jsoma

                                                                                                                                                    

Family  names  in Muse in  pre  WW2

                                                                                                                                                                                        
Abrams
Adams
Albanese
Arlia
Abruzzi
Anderson
Abate
Alumkia
Buzzoto
Bazan
Brown
Broutin
Battista
Boling
Benjanin
Brooks
Bivens
Barley
Budavich
Baron
Belleno
Beltz
Brock
Bayto
Bonfield
Baccash
Blanco
Blanko
Badio
Blues
Basso
Ball
Baker
Burns
Baxter
Battistone
Bernardine
Bouquet
Borza
Brinkman
Beros
Bushmire
Bartaluzzi
Bolden
Bruno
Boline











Casper
Christnr
Crilly
Calabro
Clark
Coll
Compeggi
Contos
Cowan
Constanza
Coleman
Carlisle
Cox
Ciaffoni
Cindric
Carson
Camerson
Chambers
Carter
Cassidy
Czernechi
Corotioce
Casciola
Cordisco
Ciccola
Conneicheck
Cosoli
Chrich
Cottingham
Colucci
Colin
Callahan
Clark
Coleman
Caughan
Carsone
Carjevic

Dantry
Dzurnio
Demko
DiBattista
Dix
DeAmico
DeGivanie
Dierinzo
DiSteffeno

DiGasbarro
DeAndrea
Domick
Donella
DeGenare
Dreamel
Dubravich
DiPaolo
Davis
Dellasanday
DiMatteo
Densen
Dumire
Dorish
Dutzer

Devine
Dean
DeGitanie
DeFranco
DeGenova
DePadova
DelVecchio
DePompeo

Desro
Dobbins
Everette
Emme
Egbert
Floyd
Felich
Fonh
Funka
Fox
Frye
Farrell
Francis
Forsyth
Greely

Gallagher
Green

Gergosky
Ghrist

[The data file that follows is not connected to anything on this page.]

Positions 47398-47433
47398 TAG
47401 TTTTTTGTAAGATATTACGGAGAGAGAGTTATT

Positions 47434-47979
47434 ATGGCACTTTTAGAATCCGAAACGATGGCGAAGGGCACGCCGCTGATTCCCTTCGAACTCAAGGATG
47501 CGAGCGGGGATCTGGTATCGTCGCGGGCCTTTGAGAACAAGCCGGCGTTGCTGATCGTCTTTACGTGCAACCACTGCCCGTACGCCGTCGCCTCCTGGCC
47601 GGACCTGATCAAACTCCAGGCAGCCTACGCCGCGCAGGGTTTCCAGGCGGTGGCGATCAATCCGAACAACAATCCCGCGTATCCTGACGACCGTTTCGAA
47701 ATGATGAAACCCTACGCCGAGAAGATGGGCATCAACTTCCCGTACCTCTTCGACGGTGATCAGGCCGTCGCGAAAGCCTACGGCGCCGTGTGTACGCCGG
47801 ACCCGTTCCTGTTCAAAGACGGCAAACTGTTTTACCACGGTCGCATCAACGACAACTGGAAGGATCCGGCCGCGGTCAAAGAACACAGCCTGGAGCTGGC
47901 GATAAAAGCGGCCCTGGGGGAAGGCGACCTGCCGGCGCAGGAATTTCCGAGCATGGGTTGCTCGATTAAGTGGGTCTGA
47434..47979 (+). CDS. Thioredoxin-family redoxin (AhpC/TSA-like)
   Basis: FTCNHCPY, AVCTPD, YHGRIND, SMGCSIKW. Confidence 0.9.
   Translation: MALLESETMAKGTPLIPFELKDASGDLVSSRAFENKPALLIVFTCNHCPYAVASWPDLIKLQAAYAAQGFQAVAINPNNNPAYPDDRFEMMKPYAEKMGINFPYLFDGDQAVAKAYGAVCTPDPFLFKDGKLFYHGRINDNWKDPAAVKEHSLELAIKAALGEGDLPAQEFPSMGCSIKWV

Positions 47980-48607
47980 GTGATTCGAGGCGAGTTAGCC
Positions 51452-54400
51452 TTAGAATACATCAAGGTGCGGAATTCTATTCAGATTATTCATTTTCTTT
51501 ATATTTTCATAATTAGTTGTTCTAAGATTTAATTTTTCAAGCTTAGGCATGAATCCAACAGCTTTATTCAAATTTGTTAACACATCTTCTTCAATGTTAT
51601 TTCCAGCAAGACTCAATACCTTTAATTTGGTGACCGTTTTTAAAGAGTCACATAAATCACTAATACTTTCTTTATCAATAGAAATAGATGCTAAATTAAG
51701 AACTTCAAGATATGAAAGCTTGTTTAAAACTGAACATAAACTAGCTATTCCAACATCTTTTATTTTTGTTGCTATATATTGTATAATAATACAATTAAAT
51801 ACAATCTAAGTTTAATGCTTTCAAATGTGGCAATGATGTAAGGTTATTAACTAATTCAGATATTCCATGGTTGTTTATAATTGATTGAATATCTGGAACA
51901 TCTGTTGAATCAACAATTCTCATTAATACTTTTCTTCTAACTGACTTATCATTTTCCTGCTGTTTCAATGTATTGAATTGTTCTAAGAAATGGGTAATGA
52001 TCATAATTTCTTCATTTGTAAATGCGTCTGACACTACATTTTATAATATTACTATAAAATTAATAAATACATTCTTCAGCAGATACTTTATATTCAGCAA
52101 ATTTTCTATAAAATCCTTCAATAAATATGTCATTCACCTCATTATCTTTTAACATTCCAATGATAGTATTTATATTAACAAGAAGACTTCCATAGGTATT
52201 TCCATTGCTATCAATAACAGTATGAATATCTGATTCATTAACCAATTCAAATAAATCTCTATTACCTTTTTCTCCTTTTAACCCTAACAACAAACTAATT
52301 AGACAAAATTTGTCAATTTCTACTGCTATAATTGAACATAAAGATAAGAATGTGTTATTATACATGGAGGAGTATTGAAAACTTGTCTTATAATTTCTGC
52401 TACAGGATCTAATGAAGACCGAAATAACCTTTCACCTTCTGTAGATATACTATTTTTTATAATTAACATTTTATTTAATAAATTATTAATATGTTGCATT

Gomber
Galensky
Gaiten
Grubish
Gagish
Gruduvich
Gigac

George
Geray
Gasbarinne
Giacobbi

Graham
Garrett
Garlisi
Galardi
Gorup
Gardner
Gordon
Grimes
Hightower

Howell
Hirsh
Hylra
Hrabscak

Howell
Hirsh
Hylra
Hrabscak

Hirsh
Hylra
Hrabscak

Hollish
Humas
Hunter
Houcraft

Hill
Hanley
Hopson
Haley
Hartman
Harde
Hatalsky
Hrendic
Huges
Ilikas
Iannarelli

Ind. ItalianClub
Jones

Janicho
Johnson
Jurcic
Krantz
Keleman
Kler
Kasputis
Kuntz

Karchella
Kiemas
Kirby
Kanish
Krutak
Kemp
Kopiec
Kerchinic
Krisflalucy
Kiemas

Kumer
Kemejuk
Kaeser
Kraynak

Klescik
Kotar
Kazak
Kvindis
Kelly
Kostelich
Kiolicas
Kurnick
Klamut
Koman

Koscak
Kazzur
Lowe
Lengo
Leasure
Liptak
Leonardi
Lee

Lucregi
Lucoski
Larson
Melnyk
Murdock
Marcerelli
Markovich
Malpassi
Museo
Marinelli
Mosley
Moszynski
Marshall
Mulligan
Martincic
Moss
Milbower
Moody
Marlette
Mates
Marlardi
Mohlar
Murdaca
McCahill
McIanam
McCauslin
McDonald
McNiel
McTeauge




McCarthy
McCaffrey
McQuade
McIvany
Madeka
Nadija
Naccarto
Novich
Oluich
Oddis

Orbich
O'Niel

O'Hare
Pasavento
Pushkar
Page
Paige
Porter
Pavic
Phillips
Puzzetti
Powell
Pernick
Peteka
Pappas
Prost
Panchura
Pacharka
Parco
Peucci
Parks
Pozonsky
Prentice
Pucci
Pasteryk
Popich
Parker
Polyak
Porto
Papakie
Popyak
Petronie
Plute
Phillips
Preteroti
Parascenzo
Peternell
Pokus
Park
Porto

Robertson
Roherman

Rubis
Rockovich
Roberts
Roman
Rotendo
Russell



Ruby
Restaneo
Reckus
Reynolds
Rabarevich
Roadman
Robosky
Rover

Ripoff

Sievy
Scott

Scot
Szopo
Scruppij
Schlupitz
Stutts
Spadoni
Stebila
Semenick
Sprence
Sandala
Shumaker
Scappaticci
Staduhar
Susak
Sharek
Savage
Sabec
Stebec
Snively
Smith
Sohyda
Stevens
Saviolis
Saieva
Sprencz
Schneider
Schwemer
Schmeley
Soma
Strogish
Sevock
Stowe
Stevansky
Sulzinsky
Stuclins
Scruppy
Schwemel
Snovak

Seaman
Sneegan
Steiner
Smallwood
St.Clair
Selva
Seaman
Sneegan


Steiner
Smallwood
St.Clair
Silva
Stebanski
Sanders
Sanders
Schwiemer
Thompson
Timko
Tonkovich
Terputac
Trilko
Timan
Toffolo
Tonsetic
Towchak
Trisland
Tonelli
Tatano
Terrill
Toth
Talentino

Towchik
Tristaini
Truland
Teamen
Uroik
Urbani
Urchak
Vaiksnoris
Vallet
Vernolia
Vincenty
Vignott
Walker
Wilkens
Ward
Watkins
Wallack
Wasuchino
Whitcanage
Weiman
Wilson
Williams
Yago
Young
Yesenchak
Yorke
Yorkavich
Young
Zakerzkis
Zotov
Zelensky
Zahorscak
Zygaroviez


                                                    There are missing and mispelled names here.
 If you have any corrections, comments or suggestions, e-mail me at   johnsoma@verizon.net